Are closed production technologies the solution to the sustainable challenges?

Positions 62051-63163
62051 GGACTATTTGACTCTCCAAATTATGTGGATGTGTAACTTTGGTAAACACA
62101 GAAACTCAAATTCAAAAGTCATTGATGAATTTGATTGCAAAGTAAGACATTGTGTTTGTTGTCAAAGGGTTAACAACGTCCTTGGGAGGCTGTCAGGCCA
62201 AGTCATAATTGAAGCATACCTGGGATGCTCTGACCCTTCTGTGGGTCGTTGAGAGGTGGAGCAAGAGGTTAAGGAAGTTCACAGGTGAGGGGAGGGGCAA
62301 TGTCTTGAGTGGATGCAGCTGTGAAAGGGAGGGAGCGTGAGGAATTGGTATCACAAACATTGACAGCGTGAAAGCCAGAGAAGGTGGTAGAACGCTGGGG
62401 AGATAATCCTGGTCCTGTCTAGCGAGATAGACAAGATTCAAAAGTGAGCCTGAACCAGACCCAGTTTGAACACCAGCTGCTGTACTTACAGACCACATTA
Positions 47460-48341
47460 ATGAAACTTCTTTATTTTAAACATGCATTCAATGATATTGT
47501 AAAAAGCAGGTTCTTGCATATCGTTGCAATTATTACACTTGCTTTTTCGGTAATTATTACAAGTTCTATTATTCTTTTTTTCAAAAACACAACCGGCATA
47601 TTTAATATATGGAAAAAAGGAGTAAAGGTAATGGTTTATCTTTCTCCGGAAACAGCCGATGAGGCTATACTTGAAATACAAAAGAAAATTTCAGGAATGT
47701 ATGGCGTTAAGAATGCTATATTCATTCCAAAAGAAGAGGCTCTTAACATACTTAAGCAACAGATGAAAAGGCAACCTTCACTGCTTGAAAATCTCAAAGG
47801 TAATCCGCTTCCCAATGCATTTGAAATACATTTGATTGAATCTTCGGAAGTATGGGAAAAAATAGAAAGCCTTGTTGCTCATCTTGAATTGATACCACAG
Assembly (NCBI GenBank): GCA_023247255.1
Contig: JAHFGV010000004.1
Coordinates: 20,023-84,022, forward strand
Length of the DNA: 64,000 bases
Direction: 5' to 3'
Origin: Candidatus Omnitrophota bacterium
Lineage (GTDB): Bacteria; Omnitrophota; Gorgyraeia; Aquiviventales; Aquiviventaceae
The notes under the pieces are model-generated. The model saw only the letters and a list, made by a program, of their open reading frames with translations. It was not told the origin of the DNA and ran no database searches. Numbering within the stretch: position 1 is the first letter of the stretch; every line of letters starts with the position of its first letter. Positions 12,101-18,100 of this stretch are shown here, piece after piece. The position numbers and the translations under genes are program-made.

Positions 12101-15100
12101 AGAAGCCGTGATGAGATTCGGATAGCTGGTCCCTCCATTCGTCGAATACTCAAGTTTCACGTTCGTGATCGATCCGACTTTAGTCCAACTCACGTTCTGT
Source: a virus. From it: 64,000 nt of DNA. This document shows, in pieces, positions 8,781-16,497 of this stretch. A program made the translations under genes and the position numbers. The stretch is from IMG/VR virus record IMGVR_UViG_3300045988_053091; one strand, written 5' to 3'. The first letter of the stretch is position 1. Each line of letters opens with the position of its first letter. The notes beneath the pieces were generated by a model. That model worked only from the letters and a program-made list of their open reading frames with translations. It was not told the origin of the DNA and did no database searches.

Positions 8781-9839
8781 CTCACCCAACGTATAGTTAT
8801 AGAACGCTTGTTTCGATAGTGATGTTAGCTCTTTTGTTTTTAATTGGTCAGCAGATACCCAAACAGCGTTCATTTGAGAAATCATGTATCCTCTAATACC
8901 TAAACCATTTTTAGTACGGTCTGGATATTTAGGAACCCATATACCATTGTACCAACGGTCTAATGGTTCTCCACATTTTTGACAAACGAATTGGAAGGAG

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Norwegian aquaculture is in a state of sustainable challenges that much be solved regardingtraditional open net-pen production infrastructure. The Norwegian aquaculture industry currentlyfinds itself in a state of sustainable challenges with the primary traditional open net-pen productioninfrastructure. These challenges have led to the stagnant production of salmon in recent years andrising production costs, even with the growing demand for protein-rich salmon. The governmentwants to invest in the aquaculture industry by increasing production by 2050 and increasing valuecreation in Norway. This has led to the radical technological development of land-based closedcontainment systems and sea-based semi-closed containment systems to potentially solve theenvironmental and biological challenges faced in the industry. Moreover, this phenomenon hasspurred the government to develop aquaculture permits intended to promote these technologicalproduction initiatives. In this thesis, we seek to discover “What economic benefits does society achieve by basing furthergrowth on technology for closed facilities?” We achieve this through using an exploratoryqualitative method. This thesis is considered a comparative case study where the purpose is toprovide a basis for assessing the role of two types of closed-cage technologies and how it can playin further growth and development in Norwegian aquaculture. To answer the research question,we have collected primary data through qualitative interviews with Tytlandsvik Aqua andFishGLOBE, representing their respective closed technologies. Secondary data was collectedthrough archival and documentary research from various research reports, news articles, et cetera.Based on our qualitative research methods, we have conducted a cost-benefit analysis, productioncost calculations and sensitivity analysis to compare the closed-cage technologies against eachother. The results show that there are advantages and disadvantages with both technologies, and it ischallenging to control microbial and chemical water quality. Findings indicate that land-basedfacilities are more expensive than semi-closed facilities, mainly due to various factors. Commonto both technologies is that they can solve the problem related to lice and diseases and reduce theclimate footprint. The technologies can thus lead to sustainable production growth while reducingenvironmental challenges. Furthermore, we discuss the implication of potential repercussions closed technologies can have on society. An increased production volume and implementation canboost the export industry to meet global demand and increase employment. Although the biggestobstacle to closed-cage implementation is the high capital cost, several environmental trade-offsare discussed, compensating for the high investment. Finally, findings imply fostering innovationand research and development for closed-cage technology to develop to its full potential. Today,combining both closed-cage and traditional open net-pen will be a potential solution, as it will onlybe a supplement to current production.